The trade-off in having Luis Suárez on a team has always been for every person he bites, black player he racially abuses, or referee he headbutts, he’ll score at least a couple dozen goals to make up for all of that shithousery. But it appears that as he’s reached his 30s, the playing abilities that allowed many supporters, teammates and managers to ignore those actions have begun to fade. It’s a poor form that started with a relatively down-year in Barcelona, continued onto the international stage and now more or less resulted in his team getting knocked out of this year’s Copa América.
The quarterfinal match between Uruguay and Peru ended with the score tied 0-0 in regulation and went straight to penalties—recent procedure in the tournament has been to skip extra time entirely. Given that he’s the best player currently on his national team, Luis Suárez stepped up to take the first penalty for Uruguay. The 32-year-old fired a powerful shot to his left, only for the ball to hit Peruvian keeper Pedro Gallese straight into the abdomen for a save.
Under circumstances that more typically surround penalty shootouts, this wouldn’t have been the worst thing in the world, but unfortunately for him, all nine of the penalties taken by both Peruvian and Uruguayan players hit the back of the net. As a result, Suárez’s miss was pretty much the main reason why they lost that game.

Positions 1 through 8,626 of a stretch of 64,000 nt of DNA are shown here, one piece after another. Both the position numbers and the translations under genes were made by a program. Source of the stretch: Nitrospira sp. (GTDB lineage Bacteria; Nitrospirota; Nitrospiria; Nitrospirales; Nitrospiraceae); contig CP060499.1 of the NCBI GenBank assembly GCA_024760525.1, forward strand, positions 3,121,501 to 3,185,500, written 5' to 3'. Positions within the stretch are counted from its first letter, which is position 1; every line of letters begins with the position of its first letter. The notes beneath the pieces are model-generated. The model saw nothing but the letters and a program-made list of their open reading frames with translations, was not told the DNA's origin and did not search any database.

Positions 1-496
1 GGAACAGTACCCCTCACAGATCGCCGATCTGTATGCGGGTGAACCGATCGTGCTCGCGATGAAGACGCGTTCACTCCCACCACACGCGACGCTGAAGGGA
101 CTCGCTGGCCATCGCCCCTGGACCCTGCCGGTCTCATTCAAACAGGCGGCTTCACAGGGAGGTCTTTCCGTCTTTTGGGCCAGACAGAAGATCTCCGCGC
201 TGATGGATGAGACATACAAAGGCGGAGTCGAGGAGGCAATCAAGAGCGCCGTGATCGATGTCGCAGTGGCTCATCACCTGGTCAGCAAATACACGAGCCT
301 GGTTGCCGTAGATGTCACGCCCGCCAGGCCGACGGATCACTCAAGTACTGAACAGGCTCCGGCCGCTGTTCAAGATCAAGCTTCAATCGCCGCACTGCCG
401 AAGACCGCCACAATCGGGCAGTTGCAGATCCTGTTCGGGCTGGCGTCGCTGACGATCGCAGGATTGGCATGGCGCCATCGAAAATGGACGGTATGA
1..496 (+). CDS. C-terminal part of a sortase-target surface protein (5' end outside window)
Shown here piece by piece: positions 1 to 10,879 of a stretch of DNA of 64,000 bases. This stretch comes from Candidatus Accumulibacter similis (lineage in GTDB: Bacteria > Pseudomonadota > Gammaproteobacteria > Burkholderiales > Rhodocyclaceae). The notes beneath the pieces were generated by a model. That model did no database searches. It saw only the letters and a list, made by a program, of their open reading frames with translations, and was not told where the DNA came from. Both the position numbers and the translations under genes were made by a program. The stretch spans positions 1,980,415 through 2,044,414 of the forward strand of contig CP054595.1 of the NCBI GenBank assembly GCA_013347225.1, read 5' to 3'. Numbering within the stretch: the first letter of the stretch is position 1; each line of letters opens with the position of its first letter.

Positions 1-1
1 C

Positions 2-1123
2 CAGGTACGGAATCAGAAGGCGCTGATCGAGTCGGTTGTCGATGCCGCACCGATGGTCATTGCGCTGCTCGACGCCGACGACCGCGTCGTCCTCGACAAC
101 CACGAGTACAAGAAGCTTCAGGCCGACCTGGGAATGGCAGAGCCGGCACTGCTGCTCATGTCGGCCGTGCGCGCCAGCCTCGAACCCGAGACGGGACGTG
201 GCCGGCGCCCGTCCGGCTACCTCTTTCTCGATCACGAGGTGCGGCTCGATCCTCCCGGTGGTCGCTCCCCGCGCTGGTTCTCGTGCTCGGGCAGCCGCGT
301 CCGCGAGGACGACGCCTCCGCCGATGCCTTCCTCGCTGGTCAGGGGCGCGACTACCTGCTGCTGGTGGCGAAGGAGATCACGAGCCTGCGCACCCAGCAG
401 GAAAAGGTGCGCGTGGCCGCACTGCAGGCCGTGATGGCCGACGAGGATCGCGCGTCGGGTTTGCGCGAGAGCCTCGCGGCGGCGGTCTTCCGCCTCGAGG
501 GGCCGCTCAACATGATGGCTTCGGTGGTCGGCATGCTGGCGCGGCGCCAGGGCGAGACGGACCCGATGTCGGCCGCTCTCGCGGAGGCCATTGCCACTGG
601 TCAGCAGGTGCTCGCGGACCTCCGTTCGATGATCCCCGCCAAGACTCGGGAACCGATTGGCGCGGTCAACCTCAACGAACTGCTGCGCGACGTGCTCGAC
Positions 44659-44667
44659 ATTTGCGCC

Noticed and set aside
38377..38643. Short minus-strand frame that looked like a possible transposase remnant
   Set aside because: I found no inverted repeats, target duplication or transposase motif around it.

The ironic thing is that Suárez was almost the hero of the game. In the 73rd minute of regulation, he appeared to score the opening goal—which likely would have been the only one given the pace of play—but was ruled offside.
Of course, if that goal had counted it would have gone against the spirit of the game given how much shithousery he’s put together in this tournament, particularly in his game against Chile.
As someone who is sick of Chile winning this damn tournament, it brings me no joy to say something in support of them, and yet Suárez is such an asshole that I have no choice but to take their side in this. I hate it, and am glad that he’s out, but given his track record with other countries, I can’t imagine I’m alone in this sentiment.
But perhaps the best news is that two semifinal games for this tournament are Peru vs. Chile, a heated cultural rivalry that goes back decades and almost led to war once, and Brazil vs. Argentina, a battle of two South American soccer giants.